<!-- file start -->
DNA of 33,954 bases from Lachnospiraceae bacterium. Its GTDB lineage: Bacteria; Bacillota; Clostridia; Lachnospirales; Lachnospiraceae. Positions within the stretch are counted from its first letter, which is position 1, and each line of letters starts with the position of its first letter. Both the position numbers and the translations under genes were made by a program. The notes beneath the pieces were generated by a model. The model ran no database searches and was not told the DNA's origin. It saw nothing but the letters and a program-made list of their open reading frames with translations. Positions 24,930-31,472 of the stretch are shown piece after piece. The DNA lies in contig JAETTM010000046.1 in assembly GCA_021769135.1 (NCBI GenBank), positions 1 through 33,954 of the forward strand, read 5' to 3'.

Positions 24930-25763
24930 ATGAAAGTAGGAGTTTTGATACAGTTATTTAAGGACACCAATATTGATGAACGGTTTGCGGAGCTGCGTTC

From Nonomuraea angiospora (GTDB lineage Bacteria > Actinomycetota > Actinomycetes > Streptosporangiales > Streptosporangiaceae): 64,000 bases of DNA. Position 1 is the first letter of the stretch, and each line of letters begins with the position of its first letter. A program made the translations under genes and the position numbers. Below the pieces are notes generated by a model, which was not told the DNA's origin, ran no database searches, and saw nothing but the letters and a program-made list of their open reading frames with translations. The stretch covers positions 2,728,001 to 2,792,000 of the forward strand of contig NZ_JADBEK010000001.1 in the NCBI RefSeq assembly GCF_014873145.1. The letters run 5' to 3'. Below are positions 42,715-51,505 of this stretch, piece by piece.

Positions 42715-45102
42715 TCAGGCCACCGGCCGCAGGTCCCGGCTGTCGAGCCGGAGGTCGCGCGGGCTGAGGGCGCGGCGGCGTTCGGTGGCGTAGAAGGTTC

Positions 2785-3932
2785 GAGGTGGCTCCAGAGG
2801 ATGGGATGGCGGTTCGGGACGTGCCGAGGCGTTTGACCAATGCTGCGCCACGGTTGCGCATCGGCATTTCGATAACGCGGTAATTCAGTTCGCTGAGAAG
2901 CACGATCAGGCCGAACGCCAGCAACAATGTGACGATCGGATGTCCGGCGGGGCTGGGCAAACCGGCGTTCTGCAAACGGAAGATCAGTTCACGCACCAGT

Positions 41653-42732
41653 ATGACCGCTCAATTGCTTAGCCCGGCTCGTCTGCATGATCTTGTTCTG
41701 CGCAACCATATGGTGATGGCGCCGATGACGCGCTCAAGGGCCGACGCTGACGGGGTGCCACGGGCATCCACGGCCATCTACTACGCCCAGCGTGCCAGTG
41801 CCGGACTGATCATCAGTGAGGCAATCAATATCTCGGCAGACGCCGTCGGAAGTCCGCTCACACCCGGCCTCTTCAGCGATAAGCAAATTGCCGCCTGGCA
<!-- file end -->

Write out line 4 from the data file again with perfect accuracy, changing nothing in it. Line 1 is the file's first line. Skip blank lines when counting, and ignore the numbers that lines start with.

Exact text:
From Nonomuraea angiospora (GTDB lineage Bacteria > Actinomycetota > Actinomycetes > Streptosporangiales > Streptosporangiaceae): 64,000 bases of DNA. Position 1 is the first letter of the stretch, and each line of letters begins with the position of its first letter. A program made the translations under genes and the position numbers. Below the pieces are notes generated by a model, which was not told the DNA's origin, ran no database searches, and saw nothing but the letters and a program-made list of their open reading frames with translations. The stretch covers positions 2,728,001 to 2,792,000 of the forward strand of contig NZ_JADBEK010000001.1 in the NCBI RefSeq assembly GCF_014873145.1. The letters run 5' to 3'. Below are positions 42,715-51,505 of this stretch, piece by piece.